Wounded Pakistan still 'feeling the pain and hurting', but morale remains intact

“It always hurts you a bit after losing such a big match. We can't pretend that nothing happened,” says Iftikhar Ah

After such a harrowing defeat, amid such a surreal spectacle at a heaving MCG magnified by the entire cricket world watching, Pakistan captain Babar Azam had the difficult task of addressing his crestfallen players in the dressing room.

Some players were slumped, others had their hands on their heads, trying to rationalise the absurdity of what had just transpired. In a 90-second rallying cry, which has since gone viral on social media, Babar calmly but firmly, gesturing with his hands, lifted his team off the canvas.

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“(Babar) told us that it was not our last game. That it (the match) is over, and we all put in our best effort,” Pakistan batter Iftikhar Ahmed,
who hit a 34-ball 51 against India, said after clasping together in front of his head while listening intently to Babar.

“The captain and the management have supported us. Our morale is high and we are confident as always.”

Even though spirits were lifted, the pain over such a defeat in an instant classic between great rivals that will be forever remembered, gnaws away.

“It always hurts you a bit after losing such a big match. We can’t pretend that nothing happened… no, it really hurts,” Iftikhar said. “After all, we are representing more than 200 to 250 million people here. Therefore, we are all feeling the pain and are hurting.”

It looms as a major challenge, but Pakistan will need to regroup quickly against Zimbabwe on Thursday. The sunny skies in Perth to greet Pakistan would have surely provided a tonic, after so much weather innuendo in Melbourne, and so too stepping onto Optus Stadium, which mirrors the nearby WACA with its bounce and pace while swing on the green-tinged pitch has been notable with the new ball.

After such a menacing burst against India on a similarly nippy MCG deck, until he was finally collared by a peerless Virat Kohli, speedster Haris Rauf looms as the key for Pakistan with expectations he can replicate England quick Mark Wood’s rapid spell against Afghanistan on Saturday.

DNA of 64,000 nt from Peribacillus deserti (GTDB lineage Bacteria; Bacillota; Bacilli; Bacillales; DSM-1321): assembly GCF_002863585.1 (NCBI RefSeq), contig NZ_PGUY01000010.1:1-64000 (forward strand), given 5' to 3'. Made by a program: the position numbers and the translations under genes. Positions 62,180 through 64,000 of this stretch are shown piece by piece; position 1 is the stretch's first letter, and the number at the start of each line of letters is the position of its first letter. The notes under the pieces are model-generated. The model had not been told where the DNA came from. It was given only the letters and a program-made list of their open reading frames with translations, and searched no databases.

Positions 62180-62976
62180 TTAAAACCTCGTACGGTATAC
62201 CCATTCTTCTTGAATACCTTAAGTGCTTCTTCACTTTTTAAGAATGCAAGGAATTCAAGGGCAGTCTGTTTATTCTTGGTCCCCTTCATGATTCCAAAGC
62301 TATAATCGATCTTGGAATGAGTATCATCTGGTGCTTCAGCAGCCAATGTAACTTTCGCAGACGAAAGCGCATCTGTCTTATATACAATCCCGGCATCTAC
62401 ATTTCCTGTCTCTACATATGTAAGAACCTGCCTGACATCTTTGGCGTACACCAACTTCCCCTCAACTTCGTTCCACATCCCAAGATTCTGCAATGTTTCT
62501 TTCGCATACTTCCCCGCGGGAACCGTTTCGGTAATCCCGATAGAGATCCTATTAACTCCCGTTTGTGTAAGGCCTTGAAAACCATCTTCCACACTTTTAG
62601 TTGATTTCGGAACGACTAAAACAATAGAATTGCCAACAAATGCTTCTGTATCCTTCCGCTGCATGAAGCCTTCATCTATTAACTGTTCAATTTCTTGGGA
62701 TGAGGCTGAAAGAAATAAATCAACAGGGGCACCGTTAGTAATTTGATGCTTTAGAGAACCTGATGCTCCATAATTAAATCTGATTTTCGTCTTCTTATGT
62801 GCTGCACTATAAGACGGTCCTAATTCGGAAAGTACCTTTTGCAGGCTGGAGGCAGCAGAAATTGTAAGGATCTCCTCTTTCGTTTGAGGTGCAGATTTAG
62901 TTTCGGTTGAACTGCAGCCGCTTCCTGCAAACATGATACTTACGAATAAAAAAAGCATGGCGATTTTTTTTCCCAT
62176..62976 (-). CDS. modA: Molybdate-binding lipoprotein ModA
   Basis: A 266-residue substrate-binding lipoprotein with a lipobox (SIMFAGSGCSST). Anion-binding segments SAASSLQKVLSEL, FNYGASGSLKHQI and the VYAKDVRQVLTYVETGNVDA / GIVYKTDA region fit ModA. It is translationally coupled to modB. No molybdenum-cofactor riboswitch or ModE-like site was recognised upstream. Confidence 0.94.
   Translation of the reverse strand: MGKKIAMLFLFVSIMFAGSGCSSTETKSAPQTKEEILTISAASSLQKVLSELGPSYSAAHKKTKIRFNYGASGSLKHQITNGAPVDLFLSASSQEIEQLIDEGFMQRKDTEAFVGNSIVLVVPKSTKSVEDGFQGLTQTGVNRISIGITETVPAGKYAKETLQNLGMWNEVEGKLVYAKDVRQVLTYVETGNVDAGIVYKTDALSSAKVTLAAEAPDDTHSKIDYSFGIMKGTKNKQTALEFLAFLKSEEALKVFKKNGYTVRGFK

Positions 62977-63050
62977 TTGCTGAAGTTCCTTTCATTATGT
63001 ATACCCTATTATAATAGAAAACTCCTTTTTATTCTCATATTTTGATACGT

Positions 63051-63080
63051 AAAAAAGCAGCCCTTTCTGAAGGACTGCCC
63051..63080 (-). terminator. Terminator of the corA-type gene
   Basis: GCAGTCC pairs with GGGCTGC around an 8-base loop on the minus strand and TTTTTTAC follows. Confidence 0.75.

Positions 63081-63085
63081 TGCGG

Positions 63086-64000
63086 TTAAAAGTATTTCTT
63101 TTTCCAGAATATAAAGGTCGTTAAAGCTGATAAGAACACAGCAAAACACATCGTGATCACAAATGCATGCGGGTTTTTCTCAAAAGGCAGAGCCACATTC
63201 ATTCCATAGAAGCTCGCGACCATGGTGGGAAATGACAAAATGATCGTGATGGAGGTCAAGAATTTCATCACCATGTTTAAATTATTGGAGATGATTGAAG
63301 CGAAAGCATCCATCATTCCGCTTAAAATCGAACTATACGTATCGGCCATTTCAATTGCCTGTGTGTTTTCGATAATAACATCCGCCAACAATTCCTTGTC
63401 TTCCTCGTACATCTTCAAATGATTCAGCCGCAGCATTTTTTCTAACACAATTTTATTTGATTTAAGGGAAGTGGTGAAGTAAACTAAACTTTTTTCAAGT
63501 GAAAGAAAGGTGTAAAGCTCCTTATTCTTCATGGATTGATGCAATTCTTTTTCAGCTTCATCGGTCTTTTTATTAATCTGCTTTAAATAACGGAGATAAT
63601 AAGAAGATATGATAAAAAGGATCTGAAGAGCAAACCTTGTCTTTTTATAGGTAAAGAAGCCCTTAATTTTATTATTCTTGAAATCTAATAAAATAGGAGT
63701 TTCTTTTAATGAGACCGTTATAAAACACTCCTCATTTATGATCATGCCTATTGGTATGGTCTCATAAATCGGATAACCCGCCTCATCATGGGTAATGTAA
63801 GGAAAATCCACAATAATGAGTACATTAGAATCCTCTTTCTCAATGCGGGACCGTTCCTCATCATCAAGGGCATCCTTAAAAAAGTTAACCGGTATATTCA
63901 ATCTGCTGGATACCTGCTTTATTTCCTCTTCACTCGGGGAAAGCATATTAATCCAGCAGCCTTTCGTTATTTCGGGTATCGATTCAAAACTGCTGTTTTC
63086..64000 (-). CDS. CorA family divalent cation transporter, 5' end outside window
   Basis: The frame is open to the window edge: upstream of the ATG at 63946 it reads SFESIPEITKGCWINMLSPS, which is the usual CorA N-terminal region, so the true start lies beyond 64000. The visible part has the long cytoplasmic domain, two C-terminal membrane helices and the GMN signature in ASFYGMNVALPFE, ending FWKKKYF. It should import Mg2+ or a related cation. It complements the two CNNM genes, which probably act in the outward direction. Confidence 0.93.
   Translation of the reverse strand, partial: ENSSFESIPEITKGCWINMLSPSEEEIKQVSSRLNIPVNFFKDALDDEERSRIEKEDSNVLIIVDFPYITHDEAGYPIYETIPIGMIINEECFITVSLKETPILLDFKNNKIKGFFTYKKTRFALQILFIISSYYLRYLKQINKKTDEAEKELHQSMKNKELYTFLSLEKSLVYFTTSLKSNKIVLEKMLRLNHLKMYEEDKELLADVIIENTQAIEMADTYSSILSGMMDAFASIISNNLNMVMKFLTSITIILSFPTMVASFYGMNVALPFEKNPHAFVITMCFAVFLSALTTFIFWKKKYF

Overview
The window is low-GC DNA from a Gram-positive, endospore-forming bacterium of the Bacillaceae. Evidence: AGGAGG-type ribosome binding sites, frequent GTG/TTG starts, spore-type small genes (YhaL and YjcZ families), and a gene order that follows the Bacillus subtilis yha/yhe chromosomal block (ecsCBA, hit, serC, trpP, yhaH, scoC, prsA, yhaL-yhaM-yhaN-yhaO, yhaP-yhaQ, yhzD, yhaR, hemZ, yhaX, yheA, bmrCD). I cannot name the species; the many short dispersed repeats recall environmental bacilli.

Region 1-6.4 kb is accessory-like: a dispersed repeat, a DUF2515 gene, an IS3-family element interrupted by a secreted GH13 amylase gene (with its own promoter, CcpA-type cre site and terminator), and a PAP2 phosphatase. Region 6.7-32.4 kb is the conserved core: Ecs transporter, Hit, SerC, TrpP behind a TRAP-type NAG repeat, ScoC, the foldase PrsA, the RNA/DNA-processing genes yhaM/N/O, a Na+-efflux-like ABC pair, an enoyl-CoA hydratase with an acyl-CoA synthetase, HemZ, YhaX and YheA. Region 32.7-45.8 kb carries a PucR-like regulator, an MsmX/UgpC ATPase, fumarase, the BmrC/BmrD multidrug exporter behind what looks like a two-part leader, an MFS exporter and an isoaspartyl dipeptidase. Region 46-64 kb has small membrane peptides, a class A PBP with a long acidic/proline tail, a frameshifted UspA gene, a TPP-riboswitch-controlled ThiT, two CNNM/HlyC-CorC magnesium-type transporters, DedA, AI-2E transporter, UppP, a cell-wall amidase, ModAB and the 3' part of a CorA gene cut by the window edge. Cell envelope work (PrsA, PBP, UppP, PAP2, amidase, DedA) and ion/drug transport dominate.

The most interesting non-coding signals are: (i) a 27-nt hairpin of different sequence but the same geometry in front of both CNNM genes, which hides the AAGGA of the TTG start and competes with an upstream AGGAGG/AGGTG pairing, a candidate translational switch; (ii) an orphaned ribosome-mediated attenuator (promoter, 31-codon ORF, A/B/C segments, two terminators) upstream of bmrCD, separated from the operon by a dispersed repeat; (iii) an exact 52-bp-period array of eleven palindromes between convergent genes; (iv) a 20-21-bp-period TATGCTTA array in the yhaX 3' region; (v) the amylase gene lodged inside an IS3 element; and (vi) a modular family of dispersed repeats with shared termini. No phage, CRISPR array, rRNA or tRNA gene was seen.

“Haris is our main strike bowler and we expect him to bowl better here and win it for Pakistan,” Iftikhar said. “The Australian pitches are fast and bouncy and we have prepared for that.”

After Pakistan were rattled early by menacing movement, which almost resembled something out of a Shield match, from India quicks Arshdeep Singh and Bhuvneshwar Kumar, Iftikhar steadied the innings by cleverly utilising the gaps on the vast MCG before being inventive against left-arm spinner Axar Patel.

“People say I don’t play sweep and reverse, so I am also trying to master these shots. Sweep and reverse sweep will be key shots on these pitches because of the bounce here,” he said.

“My role in the team is to stay long at the crease after we lose a wicket. My role is to take stock and then attack. When you get runs against big teams then it raises your morale and I will take this confidence forward.

“Every match is a new game and the effort will be to give my 100% for the team.”

Pakistan’s heartbreaking opening defeat has put them – even at this early stage – on the back foot, meaning there is little room left for error if they are to make the semi-finals again.

While hot favourites against Zimbabwe, Pakistan will know nothing is guaranteed in a tournament throwing up upsets and nerve-jangling finishes against an opponent who confidently navigated the first round and then shared the points with South Africa albeit in controversial circumstances.

“Zimbabwe is an international team and we have to play strong against them like any other team,” Iftikhar said. “Important to play well…the players are hungry to perform.

“We are trying to prepare for the next game, come back strong and remain in contention for this World Cup.”